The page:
{$ENDIF}
end;

Still, this example shows how you can migrate Delphi 7 dbExpress applications that connect to DB2 to Delphi for .NET, producing native .NET applications that use dbExpress (and VCL for .NET) to work with DB2 UDB on the .NET Framework.

Where dbExpress is a cross-platform solution (it's also available on Linux), let's now examine a .NET-only framework to connect to DB2 UDB: the Borland Data Providers for ADO.NET.



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Connecting using Borland Data Providers

Earlier this year, I described how the Borland Data Providers are an extension of the ADO.NET data access architecture (in the two articles that use C#Builder to connect to and work with DB2 databases: Working With DB2 Universal Database Tables Using C#Builder With ADO.NET and BDP for .NET and Connecting Borland C#Builder to DB2 UDB with Borland Data Providers for the Microsoft .NET Framework).

This time, I will use the Borland Data Providers for ADO.NET in combination with Delphi for .NET, to build a native WinForms application. Start Delphi for .NET and create a new project.


Figure 5. Delphi for .NET WinForms Application
Delphi for .NET WinForms Application

In the upper-right corner of the Delphi for .NET IDE, click on the Data Explorer tab, where you'll see the list of Borland Data Providers for ADO.NET (with drivers for DB2 and other database management systems). If you open up the DB2 node, you can right-click on the DB2Conn1 connection node and right-click to edit the connection properties.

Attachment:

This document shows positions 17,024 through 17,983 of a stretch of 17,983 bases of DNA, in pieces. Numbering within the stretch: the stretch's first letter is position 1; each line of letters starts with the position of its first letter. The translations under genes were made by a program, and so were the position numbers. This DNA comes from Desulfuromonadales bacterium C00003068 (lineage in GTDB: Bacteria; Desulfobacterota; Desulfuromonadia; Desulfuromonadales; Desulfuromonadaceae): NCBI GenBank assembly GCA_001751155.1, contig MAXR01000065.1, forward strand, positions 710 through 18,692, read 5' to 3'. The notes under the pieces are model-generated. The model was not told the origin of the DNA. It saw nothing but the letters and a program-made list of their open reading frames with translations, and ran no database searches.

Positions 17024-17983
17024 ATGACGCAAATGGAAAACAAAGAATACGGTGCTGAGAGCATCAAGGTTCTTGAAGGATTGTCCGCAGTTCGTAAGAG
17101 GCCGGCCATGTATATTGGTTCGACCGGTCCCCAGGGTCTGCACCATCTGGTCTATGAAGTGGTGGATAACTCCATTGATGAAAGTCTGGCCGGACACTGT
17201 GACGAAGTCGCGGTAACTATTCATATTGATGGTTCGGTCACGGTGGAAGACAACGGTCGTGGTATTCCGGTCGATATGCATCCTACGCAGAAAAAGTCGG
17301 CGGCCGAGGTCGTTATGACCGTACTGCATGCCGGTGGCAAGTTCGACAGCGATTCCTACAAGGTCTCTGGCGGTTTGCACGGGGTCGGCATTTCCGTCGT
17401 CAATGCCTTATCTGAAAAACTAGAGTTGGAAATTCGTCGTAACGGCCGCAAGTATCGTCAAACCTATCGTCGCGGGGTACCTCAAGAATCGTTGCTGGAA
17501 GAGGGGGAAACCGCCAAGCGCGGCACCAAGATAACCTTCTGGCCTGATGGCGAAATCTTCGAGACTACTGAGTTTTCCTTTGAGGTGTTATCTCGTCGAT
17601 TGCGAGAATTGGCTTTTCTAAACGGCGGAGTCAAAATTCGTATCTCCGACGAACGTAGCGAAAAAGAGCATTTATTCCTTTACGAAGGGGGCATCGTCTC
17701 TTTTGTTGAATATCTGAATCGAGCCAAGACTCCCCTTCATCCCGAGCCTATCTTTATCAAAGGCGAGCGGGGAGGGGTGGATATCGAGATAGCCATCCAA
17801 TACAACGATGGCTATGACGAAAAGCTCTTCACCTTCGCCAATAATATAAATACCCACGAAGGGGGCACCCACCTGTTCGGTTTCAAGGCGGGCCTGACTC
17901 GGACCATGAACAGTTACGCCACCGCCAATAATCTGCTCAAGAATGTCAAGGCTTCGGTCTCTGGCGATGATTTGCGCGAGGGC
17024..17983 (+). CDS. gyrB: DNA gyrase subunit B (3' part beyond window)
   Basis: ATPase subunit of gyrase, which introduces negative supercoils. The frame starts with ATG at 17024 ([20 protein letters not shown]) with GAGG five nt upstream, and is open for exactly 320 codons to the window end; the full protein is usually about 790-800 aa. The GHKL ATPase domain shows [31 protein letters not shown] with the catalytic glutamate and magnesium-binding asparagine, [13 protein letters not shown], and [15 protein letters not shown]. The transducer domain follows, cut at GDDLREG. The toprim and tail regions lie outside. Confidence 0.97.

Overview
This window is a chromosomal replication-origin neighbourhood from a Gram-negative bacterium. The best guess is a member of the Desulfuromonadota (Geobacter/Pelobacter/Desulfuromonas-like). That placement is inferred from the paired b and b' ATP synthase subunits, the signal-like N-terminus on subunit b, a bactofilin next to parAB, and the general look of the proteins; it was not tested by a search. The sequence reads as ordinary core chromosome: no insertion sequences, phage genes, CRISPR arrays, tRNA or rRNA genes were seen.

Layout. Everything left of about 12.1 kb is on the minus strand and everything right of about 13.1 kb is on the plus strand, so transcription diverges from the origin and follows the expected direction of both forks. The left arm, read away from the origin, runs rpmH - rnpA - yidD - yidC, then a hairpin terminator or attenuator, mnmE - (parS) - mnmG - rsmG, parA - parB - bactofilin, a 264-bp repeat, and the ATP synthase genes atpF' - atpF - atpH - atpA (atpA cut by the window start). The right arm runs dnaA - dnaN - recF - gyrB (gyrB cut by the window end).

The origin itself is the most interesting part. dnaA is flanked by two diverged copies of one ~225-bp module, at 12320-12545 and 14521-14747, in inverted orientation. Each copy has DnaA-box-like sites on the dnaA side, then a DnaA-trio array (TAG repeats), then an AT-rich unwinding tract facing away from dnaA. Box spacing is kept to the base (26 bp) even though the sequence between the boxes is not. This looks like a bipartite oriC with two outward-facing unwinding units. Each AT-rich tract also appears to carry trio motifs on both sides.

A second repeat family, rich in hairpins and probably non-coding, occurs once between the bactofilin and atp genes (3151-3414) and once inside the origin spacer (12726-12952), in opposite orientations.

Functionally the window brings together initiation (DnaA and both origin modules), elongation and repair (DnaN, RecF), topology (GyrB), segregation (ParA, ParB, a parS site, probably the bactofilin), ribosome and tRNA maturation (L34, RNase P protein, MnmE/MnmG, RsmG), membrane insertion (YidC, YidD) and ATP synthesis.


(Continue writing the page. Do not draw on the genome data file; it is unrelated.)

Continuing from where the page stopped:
Figure 6. BDP Connections Editor
BDP Connections Editor

In this case, for DB21Conn1 you need to specify SAMPLE as database, and the correct username and password to connect to this DB2 UDB database. You can click on the Test button to verify that the connection can be made. When the connection is correct, you can open up the DB2Conn1 node, and view the tables, views or (stored) procedures from the DB2 SAMPLE database, as can be seen in Figure 7.


Figure 7. Data Explorer showing DB2 SAMPLE tables
Data Explorer showing DB2 SAMPLE tables

Now, in order to create an application that works with the EMPLOYEE table, you only have to drag the ADMINISTRATOR.EMPLOYEE node from the Data Explorer to the WinForm designer area.